Senator Herb Kohl (D-Wis.), chair of the Senate Judiciary Antitrust Subcommittee, is calling for a raft of strong conditions on any Comcast/NBCU deal, including that it divest its stake in online video site Hulu within a year and apply program access rules to online video.
That came in a letter from Kohl to the Justice Department and FCC Chairman Julius Genachowski in which Kohl said the proposed joint venture "has the potential for serious anticompetitive and anti-consumer effects in at least three respects." Those are 1) ability of competitors to access NBC broadcast and cable content, 2) the ability of "independent programmers" and diverse voices to get a platform on the combined company, and 3) the impact on online distribution.
Kohl said that the FCC should look carefully at online content to insure the deal does nothing to "stifle, block or retard" the emergence of that outlet.
Other conditions include nondiscriminatory access to any programming in which Comcast has a financial interest, binding arbirtration over any retransmission consent disputes and firewalls between the two companies to prevent sharing pricing or contract terms. There are also requirements that Comcast not be allowed to favor its own content, allowing competitors access to online distribution of content from any programming or channel that Comcast/NBCU have an interest in, that NBC content on the net not be tied to a cable subscription, that Comcast not be allowed to migrate NBC broadcast net content to cable for at least 10 years and that Comcast not discriminate or degrade any Internet distribution of programming that competes with Comcast or TV Everywhere.
Kohl's subcommittee held a hearing on the deal Feb. 4 and said he has since been investigating its impact on the marketplace.
The FCC is preparing on June 3 to re-start its informal 180-day shot clock on the deal, which it hopes to have finished vetting by the end of the year. The Justice Department is conducting a separate investigation.
Comcast did not address the letter's specifics in its official response, but said the deal was an all-around good thing.
“This partnership is pro-competitive, pro-consumer and in the public interest," said Comcast in a statement. "Together Comcast and NBCU will enhance the entertainment experience through bold innovation and expanding consumer choice. We expect a thorough and expeditious regulatory review and that any conditions will not unduly burden either Comcast or NBCU’s businesses.”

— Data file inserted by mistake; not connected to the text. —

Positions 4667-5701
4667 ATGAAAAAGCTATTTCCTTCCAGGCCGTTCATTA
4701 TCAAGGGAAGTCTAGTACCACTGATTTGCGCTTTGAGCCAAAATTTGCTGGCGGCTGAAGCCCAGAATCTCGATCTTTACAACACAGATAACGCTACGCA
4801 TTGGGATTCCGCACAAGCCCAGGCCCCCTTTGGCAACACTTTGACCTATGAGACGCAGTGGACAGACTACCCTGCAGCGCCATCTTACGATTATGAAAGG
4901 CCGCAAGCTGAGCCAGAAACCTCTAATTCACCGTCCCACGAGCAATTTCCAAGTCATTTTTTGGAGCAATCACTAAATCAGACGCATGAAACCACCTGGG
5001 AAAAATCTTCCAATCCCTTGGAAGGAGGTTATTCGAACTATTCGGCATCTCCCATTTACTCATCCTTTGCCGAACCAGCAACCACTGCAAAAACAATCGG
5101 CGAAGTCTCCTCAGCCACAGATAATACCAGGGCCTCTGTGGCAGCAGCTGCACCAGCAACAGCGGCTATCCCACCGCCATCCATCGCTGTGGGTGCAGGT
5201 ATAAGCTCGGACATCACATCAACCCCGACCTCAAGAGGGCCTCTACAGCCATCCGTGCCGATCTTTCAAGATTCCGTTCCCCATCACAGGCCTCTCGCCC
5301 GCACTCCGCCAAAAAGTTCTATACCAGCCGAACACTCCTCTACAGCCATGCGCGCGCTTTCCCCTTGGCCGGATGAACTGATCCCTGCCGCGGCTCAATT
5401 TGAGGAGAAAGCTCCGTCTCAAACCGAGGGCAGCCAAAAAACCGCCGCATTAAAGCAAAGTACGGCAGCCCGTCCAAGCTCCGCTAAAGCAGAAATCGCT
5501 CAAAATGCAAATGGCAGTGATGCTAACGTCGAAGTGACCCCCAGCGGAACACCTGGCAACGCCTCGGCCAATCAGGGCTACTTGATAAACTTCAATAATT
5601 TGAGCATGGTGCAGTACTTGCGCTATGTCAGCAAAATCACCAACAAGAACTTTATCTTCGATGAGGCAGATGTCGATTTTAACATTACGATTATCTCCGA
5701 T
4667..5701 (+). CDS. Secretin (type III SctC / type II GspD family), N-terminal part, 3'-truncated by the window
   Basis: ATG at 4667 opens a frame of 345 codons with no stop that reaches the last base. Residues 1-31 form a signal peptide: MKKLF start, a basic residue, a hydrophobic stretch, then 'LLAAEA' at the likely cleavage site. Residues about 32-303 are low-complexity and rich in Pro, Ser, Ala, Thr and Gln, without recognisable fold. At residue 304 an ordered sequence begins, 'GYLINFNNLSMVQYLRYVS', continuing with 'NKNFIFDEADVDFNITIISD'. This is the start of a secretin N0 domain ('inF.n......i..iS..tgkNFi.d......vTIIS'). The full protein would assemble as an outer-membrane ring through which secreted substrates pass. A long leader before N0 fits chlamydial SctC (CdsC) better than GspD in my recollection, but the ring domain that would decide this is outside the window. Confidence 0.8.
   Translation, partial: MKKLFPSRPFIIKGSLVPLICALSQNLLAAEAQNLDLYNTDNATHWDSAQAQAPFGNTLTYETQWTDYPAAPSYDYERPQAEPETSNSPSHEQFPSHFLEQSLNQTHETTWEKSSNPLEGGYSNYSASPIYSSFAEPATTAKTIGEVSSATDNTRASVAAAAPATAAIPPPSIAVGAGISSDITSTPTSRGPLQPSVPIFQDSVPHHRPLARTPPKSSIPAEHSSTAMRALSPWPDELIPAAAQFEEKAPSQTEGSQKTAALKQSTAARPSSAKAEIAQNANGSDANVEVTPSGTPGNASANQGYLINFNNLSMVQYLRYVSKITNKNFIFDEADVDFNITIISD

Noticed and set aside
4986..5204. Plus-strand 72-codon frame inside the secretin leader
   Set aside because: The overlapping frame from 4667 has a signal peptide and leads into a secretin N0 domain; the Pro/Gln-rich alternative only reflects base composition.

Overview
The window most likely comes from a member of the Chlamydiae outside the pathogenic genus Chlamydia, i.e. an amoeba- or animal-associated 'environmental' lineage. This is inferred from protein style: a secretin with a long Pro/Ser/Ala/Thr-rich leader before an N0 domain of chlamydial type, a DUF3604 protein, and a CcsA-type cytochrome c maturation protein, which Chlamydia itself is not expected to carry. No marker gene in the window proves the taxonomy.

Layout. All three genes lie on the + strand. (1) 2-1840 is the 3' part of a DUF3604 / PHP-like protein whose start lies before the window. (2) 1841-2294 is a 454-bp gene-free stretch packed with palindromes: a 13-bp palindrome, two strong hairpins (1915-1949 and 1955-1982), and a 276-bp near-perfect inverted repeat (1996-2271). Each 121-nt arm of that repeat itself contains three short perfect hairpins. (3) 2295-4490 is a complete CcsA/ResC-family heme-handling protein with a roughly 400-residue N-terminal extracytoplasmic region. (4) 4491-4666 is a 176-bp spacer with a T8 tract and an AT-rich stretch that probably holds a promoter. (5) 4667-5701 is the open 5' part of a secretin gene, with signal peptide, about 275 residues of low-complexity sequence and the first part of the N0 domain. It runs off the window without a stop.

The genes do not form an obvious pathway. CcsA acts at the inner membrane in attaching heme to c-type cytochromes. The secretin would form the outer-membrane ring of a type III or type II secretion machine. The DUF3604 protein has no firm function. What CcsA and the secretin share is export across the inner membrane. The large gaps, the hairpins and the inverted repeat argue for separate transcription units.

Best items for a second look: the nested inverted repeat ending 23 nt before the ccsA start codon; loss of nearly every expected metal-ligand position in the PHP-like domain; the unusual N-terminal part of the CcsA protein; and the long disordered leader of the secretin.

The American Cable Association, which argues the merger could "harm competition and consumers" without strong conditions, suggested Kohl's prescription was just what the doctor ordered. "ACA commends Sen. Kohl for suggesting that the Federal Communications Commission impose conditions on the transaction that would ensure that all pay-TV providers have access to Comcast-NBCU programming on reasonable and nondiscriminatory terms," said ACA President Matt Polka in a statement. "As the largest pay-TV operator in the country, Comcast-NBCU must not be able to charge itself one price and all other smaller operators a higher price. This is harmful to competition and consumers. The structure of the merger is an issue of great concern that ACA members have addressed with Congress, the FCC and the Department of Justice, and ACA will continue to do so."
Senator Arlen Specter (D-Pa.), said he supported the FCC's examination of Kohl's concerns, but said he did not agree with them. Specter has praised the Philadelphia-based Comcast before as a good corporate citizen who would bring that legacy to the new venture.
“Recently a number of concerns have been expressed to the FCC and Justice Department regarding the proposed Comcast/General Electric joint venture with NBC Universal with which I do not agree," he said not long after the Kohl letter was circulated. "The parties have made numerous, unprecedented upfront commitments to meet the needs of viewers and protect the interests of competitors."
Specter said he thought a "fair and thorough" look by the FCC and Justice would result in a finding that the deal "advances the national communications policy goals of diversity, localism, innovation, and competition."